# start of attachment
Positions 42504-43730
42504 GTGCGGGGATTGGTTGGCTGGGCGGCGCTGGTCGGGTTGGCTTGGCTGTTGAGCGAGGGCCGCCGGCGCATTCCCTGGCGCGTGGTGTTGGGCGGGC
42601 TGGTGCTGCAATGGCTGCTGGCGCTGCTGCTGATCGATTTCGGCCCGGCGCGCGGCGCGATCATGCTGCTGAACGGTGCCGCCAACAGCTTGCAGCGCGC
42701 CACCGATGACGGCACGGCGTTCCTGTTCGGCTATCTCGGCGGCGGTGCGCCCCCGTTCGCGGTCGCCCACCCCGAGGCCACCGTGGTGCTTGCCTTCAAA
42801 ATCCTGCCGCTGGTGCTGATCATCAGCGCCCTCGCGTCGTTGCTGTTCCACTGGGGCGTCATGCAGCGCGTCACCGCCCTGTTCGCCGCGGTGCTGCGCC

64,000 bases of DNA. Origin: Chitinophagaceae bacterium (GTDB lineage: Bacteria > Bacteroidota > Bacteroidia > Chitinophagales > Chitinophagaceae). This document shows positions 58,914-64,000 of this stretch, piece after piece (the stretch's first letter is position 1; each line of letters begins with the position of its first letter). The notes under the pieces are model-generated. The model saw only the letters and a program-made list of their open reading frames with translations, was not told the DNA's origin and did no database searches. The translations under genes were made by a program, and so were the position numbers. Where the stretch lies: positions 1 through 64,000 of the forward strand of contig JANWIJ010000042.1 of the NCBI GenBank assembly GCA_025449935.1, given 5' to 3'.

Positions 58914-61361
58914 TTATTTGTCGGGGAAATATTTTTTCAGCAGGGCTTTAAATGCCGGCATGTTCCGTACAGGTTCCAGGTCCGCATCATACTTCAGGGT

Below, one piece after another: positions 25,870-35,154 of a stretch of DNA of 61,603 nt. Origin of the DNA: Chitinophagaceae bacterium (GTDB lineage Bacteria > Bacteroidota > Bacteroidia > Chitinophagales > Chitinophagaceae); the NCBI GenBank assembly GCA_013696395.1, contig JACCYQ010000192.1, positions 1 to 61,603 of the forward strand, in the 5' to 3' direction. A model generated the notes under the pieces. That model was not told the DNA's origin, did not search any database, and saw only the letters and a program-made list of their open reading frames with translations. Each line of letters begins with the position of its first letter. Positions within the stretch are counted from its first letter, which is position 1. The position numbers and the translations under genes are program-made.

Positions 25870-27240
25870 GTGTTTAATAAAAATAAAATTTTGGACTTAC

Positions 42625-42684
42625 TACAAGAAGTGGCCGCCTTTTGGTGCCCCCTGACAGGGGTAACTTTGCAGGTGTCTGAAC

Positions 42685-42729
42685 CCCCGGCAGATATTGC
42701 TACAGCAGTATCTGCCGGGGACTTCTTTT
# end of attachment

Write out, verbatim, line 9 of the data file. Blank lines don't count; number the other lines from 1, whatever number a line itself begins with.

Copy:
Below, one piece after another: positions 25,870-35,154 of a stretch of DNA of 61,603 nt. Origin of the DNA: Chitinophagaceae bacterium (GTDB lineage Bacteria > Bacteroidota > Bacteroidia > Chitinophagales > Chitinophagaceae); the NCBI GenBank assembly GCA_013696395.1, contig JACCYQ010000192.1, positions 1 to 61,603 of the forward strand, in the 5' to 3' direction. A model generated the notes under the pieces. That model was not told the DNA's origin, did not search any database, and saw only the letters and a program-made list of their open reading frames with translations. Each line of letters begins with the position of its first letter. Positions within the stretch are counted from its first letter, which is position 1. The position numbers and the translations under genes are program-made.